Everyone was saying that we should avoid talking about the suppression of this group of exorcists, that it was horrible gossip, and that it would endanger the careers of Fr. Ripperger and the priests of the Doloran Fathers.
At first, I said nothing about the matter. I was never told by Fr. Ripperger or any authority to keep quiet. I'd even written to Fr. Ripperger, himself. Even after telling him that I was the one who broke the story, there was no reply. His fans screamed that I should just keep quiet, and various bloggers and Catholic news agencies retracted their news stories.
Time passed. It was said that Fr. Ripperger needed time to find a new home, and that once things had simmered down, it would be okay to talk about this incident. We'd get some kind of a green light, or something.
That time never came. It never would. It was hoped that the repression of the Doloran Fathers in Tulsa would just go away, happily forgotten as the rest of the world moved on.
Knowing that there would never be a "green light" of any kind, I re-released the post on my blog. This story would otherwise have been subdued indefinitely.
It is not our job to protect the careers of priests.
It is not our job to stand by and pretend that there is nothing wrong, hoping that perhaps they can work their way into new, comfortable employment. I will happily help a priest stand up for truth, and help give a priest cover fire in the public square if he is getting hammered publicly by one party or another.
However, being quiet and subdued got us into this post-Vatican II mess in the first place. For decade after decade, priests and laity have pretended that there has been nothing wrong with the Catholic Church. They do this in order to preserve the remaining integrity of the Church’s institution--all the while, it's being eaten away right in front of them.
This apathy, this neglect--for the sake of careerism--is one of the primary factors responsible for putting us into the situation we are in today.
It is not the job of the sheep to look after the shepherd. Even if the sheep want to protect the shepherd, they are not equipped to do so.
No matter how wild or long-horned a feral sheep becomes, it isn't suddenly a guard dog that can protect a shepherd. Wild feral sheep do not protect shepherds. Yet, there are endless ways that a shepherd is able to protect sheep. This is how we are designed. We require leadership.
The Church hierarchy serves as our shepherd. We laity are the sheep flock. Our priests are given the earthly and supernatural tools to tend to our needs. Priests, also, are risk takers. They sometimes will put their life on the line--or sacrifice it altogether--for the sake of God and His cause. Such people are known as martyrs. And God bless them for that.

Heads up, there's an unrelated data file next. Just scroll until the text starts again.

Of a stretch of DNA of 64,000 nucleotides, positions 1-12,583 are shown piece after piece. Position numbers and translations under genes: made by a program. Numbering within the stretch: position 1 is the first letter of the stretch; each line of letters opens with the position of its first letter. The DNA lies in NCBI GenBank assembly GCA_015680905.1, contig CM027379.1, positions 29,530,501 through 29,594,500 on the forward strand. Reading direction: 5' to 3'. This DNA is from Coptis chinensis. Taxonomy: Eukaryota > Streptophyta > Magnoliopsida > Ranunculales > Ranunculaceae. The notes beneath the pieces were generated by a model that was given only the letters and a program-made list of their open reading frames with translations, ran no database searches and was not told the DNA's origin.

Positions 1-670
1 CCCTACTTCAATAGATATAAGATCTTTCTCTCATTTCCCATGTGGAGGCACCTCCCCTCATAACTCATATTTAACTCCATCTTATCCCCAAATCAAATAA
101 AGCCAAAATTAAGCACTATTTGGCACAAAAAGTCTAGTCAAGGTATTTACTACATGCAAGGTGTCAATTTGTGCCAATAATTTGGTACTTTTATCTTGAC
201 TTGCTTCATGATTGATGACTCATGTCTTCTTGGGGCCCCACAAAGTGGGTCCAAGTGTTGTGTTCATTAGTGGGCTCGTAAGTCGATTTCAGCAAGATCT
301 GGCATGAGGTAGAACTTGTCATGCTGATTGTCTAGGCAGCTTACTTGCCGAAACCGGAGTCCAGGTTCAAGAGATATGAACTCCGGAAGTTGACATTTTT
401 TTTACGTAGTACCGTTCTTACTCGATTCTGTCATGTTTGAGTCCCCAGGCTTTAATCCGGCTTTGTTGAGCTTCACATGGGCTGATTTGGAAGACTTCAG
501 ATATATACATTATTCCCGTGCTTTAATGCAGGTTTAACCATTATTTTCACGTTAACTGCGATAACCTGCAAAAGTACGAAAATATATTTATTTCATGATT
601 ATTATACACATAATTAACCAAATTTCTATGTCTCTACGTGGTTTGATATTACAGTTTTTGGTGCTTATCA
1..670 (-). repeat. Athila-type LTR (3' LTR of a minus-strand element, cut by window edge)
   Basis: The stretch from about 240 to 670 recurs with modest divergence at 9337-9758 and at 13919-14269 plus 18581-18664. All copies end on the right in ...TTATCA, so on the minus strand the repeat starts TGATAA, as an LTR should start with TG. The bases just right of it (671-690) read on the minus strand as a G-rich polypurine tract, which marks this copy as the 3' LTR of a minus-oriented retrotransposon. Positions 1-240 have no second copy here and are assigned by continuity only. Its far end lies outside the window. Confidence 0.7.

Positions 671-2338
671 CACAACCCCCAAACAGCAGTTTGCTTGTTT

Priests do this because they hear the call of God. They go on a mission. They devote their entire life to it. Their priesthood is not a side gig or a weekend project.
We laity, with our ho-hum lives, perpetuate society with our careers, child rearing, and educational efforts. We are not distinguished. Priests are. We are lower in the vocational hierarchy. We do not have special God-given authority. It is priests who are distinguished for the special things that they do and the risks that they take in our fallen sinful world.
So, if a priest rides a Pope Benedict XVI wave of false security, and he carries on in a diocesan structure that would ultimately cannibalize him for his Traditionalist leanings, what did he expect? What can any priest expect--particularly with a pope like Pope Francis, who only just this week carried on about shit-eating sexual deviants? Would it be wrong to say he has a perverse mind?
Various instances occur, in which Bishop Emeritus Slattery will appear in a service, or there will even be a sudden unannounced visit by Cardinal Burke. These men are pillars of the Traditional Catholic world. Yet, by the time we hear about them, they're already gone. Could this be intentional? Okie Traditionalist seems to think the local diocese is minimizing the footprint of Traditionalism in this diocese.
Listen, if you will, to this podcast of Bishop Konderla. "Howdy!" he begins his homily, over there in Collinsville. His words linger on and on in perfect meaningless Novus Ordo style, nebulous and irrelevant--ho hum and banal--and it's as though he's not speaking to a congregation but to children. Towards the end of the homily, he throws in a sentence about supporting illegal immigrants, and I can imagine him pacing back and forth on the
It is as though Bishop Konderla is imitating Pope Francis by purposefully remaining aloof, hidden, and unclear about his intentions. And yet, as it is with Pope Francis, we can see the character of this bishop through the lens of how he leads the diocese. For, in another example, we can read about how one particular man was left with going to the last remaining exorcist in Tulsa, only to be blown off. And sadly, it's only after the incident is reported on a blog two months later that the exorcist gets back to him.
This is what we have now, and yet, some people say he's great and that he's a living saint. Why? Because he takes selfies and rides a bicycle?